Emotional Intelligence – Yoga For The Mind

The Isle of Play

“We do not stop playing because we are old, we grow old because we stop playing.”
~ U

Simple, mom, it’s ‘work’ when you tell me to do it, it’s ‘play’ when I want to do it.” Or maybe not so simple? I think of all the times I’ve seen children hard at work, but treating it like play; the same is true for me, and for most adults.

Play? Or Work?

Plato said, “Life must be lived as play.” In ancient Greek, the word for education is “paidiae” and the word for play is “paidia.” Perhaps they saw that at play, the mind is most energized, when its’ most active.

In our culture, it is widely accepted that for young children, play is necessary and productive – perhaps even crucial. Play is related to the development of children’s language, their social competencies and their problem-solving abilities (Athey, 1987; Rogers and Sawyer, 1988). It is their first introduction to their country’s culture, it is their first form of learning, it is their first opportunity for independence and interdependence.

The Play/I.Q. rRlationship

Unfortunately, once a child enters school, play becomes imperiled and secondary: “Finish your math problems, so you can go out and play.” Teachers and parents alike treat play as frivolous – a reward for good work and good behavior, or maybe a break from “real” work. What parents and teachers have missed is that the byproducts of play – laughter, joy, and fun – could continue to be a major factor in the process of life-long learning. What we enjoy, we will give much more of our time and energy; we will persist! And persistence is the only attribute that has been demonstrated to correlate with an improvement in I.Q. scores.

Love and Play

Play teaches us so much; perhaps best of all, it shows us how to love. I learned this lesson one summer when my son was seven.

It had rained steadily all day.

Caleb and his slightly younger cousin had exhausted every indoor toy there was. They were starting to whine: “We’re bored. We don’t have anything to do.”

I attempt a new diversion: “How about building a fort?”

“We’ve already done that.”

“Yeah, that’s for babies.”

My mother, Grandmother Leslie, my sister, Tamie, and I were ready to scream ourselves. Then miraculously the rain stopped. “Yeah! Let’s send them outside.” We were saved. It was a summer afternoon; the sun was now shining brightly, so out the boys went in their shorts.

We grownups took a collective deep breath and enjoyed the respite. Grandmother Leslie stood at the window watching the boys – I’m sure she was thinking that Tamie and I were not paying them enough attention. Suddenly, she looked aghast: “Oh, no! They’re fighting! They’re slinging mud at each other. Anabel, Tamie, go and stop them. They’ll make a mess or hurt themselves.”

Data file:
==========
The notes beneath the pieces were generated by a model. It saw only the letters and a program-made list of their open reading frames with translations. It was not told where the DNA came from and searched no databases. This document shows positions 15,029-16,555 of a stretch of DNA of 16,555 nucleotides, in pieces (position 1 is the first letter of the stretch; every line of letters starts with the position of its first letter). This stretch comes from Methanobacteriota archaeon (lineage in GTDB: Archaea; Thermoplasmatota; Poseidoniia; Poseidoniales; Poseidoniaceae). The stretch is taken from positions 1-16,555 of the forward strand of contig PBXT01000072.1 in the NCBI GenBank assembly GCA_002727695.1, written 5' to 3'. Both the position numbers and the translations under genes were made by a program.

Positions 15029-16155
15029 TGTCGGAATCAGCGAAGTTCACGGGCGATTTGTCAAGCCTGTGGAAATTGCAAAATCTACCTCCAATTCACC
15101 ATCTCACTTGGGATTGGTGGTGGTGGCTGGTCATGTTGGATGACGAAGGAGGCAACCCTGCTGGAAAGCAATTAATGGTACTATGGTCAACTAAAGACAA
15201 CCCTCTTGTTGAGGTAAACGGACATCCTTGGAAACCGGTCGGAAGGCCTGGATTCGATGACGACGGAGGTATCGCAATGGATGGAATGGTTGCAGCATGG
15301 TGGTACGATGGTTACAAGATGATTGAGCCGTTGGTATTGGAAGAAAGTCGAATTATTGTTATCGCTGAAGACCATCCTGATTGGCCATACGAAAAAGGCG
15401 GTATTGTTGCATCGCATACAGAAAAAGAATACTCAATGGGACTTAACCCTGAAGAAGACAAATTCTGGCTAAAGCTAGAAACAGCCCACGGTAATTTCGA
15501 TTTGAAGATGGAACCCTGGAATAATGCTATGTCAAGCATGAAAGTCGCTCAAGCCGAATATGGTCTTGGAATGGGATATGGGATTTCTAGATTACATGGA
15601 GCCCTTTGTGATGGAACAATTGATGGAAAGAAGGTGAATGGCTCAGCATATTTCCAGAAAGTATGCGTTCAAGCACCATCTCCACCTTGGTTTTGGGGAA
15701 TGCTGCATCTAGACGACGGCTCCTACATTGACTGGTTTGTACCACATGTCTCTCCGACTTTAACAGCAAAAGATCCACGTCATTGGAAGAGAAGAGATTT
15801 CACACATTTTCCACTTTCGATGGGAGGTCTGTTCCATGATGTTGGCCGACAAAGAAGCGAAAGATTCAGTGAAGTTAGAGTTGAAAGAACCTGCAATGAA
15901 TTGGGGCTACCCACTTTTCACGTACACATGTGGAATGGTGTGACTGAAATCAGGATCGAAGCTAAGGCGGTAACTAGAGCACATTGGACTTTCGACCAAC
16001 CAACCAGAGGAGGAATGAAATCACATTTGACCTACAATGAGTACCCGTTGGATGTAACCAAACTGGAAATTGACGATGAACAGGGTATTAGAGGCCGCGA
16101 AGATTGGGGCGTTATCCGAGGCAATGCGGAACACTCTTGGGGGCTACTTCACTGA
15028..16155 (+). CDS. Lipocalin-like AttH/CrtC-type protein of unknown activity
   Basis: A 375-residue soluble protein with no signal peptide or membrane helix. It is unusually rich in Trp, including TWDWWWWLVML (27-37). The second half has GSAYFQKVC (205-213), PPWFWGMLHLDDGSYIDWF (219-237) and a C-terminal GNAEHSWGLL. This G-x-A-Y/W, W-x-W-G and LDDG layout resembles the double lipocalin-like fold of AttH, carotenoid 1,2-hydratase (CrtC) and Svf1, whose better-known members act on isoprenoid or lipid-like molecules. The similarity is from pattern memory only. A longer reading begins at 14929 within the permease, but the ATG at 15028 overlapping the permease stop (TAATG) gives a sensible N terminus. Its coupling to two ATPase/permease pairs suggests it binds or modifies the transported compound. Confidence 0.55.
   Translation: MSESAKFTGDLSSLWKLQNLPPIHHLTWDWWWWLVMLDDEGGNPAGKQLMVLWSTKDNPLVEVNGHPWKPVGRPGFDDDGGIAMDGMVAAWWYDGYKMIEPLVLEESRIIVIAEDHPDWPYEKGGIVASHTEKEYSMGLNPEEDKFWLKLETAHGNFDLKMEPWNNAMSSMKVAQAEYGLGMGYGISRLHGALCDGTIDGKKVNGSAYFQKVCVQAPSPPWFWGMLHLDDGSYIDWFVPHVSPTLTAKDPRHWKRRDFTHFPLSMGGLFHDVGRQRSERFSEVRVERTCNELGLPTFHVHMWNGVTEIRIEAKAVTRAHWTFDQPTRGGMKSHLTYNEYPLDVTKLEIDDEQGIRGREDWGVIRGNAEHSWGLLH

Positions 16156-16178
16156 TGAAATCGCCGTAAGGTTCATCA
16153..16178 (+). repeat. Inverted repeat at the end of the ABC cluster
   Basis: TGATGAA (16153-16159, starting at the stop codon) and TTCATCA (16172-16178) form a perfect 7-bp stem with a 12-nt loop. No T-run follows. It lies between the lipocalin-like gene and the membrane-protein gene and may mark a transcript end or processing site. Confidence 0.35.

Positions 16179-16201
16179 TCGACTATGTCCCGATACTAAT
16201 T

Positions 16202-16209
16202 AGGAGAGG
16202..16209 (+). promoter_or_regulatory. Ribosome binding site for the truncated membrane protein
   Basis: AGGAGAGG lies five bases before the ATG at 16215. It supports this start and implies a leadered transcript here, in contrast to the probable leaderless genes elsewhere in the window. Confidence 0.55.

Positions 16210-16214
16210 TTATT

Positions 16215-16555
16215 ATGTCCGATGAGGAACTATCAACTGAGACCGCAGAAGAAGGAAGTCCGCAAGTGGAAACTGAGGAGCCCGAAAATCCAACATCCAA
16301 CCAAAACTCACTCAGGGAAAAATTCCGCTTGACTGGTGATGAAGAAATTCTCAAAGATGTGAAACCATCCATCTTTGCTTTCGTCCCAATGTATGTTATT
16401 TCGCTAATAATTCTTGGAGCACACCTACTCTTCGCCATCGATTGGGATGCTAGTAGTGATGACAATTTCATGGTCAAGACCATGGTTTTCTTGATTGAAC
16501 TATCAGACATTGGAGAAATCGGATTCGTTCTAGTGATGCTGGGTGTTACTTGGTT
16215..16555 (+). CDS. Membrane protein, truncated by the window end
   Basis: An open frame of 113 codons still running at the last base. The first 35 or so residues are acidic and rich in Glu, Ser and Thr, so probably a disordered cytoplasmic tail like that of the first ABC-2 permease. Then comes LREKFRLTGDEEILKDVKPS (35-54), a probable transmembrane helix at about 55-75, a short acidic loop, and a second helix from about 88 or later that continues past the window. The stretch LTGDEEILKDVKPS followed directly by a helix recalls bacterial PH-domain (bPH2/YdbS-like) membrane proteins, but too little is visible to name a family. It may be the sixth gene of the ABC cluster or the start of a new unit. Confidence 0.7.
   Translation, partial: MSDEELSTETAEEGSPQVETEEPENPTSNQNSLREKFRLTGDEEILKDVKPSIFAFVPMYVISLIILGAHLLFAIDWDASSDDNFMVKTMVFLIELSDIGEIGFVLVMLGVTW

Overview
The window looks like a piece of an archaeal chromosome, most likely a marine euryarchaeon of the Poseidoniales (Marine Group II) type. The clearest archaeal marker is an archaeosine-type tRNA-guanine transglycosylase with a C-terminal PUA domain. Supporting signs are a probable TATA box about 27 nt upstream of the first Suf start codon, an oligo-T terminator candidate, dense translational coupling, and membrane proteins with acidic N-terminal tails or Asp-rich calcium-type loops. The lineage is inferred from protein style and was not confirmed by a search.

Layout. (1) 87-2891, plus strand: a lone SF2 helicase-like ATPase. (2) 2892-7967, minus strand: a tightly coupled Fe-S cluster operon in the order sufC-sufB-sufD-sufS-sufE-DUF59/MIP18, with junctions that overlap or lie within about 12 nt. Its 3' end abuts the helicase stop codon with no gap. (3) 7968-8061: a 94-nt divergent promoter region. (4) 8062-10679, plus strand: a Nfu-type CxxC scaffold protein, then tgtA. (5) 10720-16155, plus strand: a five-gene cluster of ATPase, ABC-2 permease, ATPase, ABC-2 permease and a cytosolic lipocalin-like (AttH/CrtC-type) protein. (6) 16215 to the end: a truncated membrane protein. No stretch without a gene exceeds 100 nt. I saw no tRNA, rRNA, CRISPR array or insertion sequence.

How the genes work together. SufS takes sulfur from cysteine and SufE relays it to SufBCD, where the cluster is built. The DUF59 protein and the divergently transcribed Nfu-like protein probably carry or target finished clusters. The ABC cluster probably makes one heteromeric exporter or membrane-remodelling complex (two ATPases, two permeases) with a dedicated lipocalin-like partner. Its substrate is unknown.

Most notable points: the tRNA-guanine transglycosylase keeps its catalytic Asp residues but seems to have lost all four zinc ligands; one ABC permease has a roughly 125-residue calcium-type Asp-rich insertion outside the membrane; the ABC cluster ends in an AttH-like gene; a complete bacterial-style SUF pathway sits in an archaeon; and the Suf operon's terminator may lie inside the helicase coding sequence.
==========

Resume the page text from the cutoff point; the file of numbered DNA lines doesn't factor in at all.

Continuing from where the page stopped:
Tamie and I looked at each other and smiled. Then we laughed. We were both thinking the same thing. The boys needed to let go of some of that boxed up energy. At Grandmother Leslie’s urging, we went out, but only to egg them upward and onward. “Caleb, that last mud ball missed Kory’s forehead. Try again.” Tamie’s advice to Kory had a similar ring.

Grandma was apoplectic. Before we knew it, several additional family members arrived – Grandpa Leslie and Kory’s father (Tamie’s husband) and a handful of additional nieces and nephews. What a riot. Mud was everywhere. But, did we ever have a good time! Out came the cameras. The pictures were hilarious. Only with diligence can separate family members be identified. “Is that Caleb or Kory? Must be Caleb. He’s a couple of inches taller.” Then came the hose to wash the mud off and find the boys and other family members beneath.

Would we do it again? You bet! We all had fun, and most importantly, we knew that we were building memories of love and family. For children, these memories shape identity; they help children define themselves in relation to others.

Discipline and Love?

This connection between self-definition, love, and play is a profoundly important component of raising principled children. Consider that the word “discipline” comes from the root concept of “love” – an emotion that is demonstrated from parents to their children through play. It begins with cooing adults, and patty cake, and extends to pretend “tea parties” and real “mud pies.” And it is through continued play that children teach each other and themselves to…

• Set goals – “Let’s build a fort.”
• Establish boundaries – “This edge of the curb is ‘out’.”
• Agree to cooperate – “Let’s take turns. You go first.”
• Choose a leader – “I’m the king of the mountain.”
• Make agreements – “If you don’t tell, I won’t.”
• Learn to take risks – “I double dare you.”
• Develop the roots of empathy – “Are you hurt? Are you okay?” and
• Solve the unsolvable – “We’ll use these rolled socks for a ball.”

Interface with the World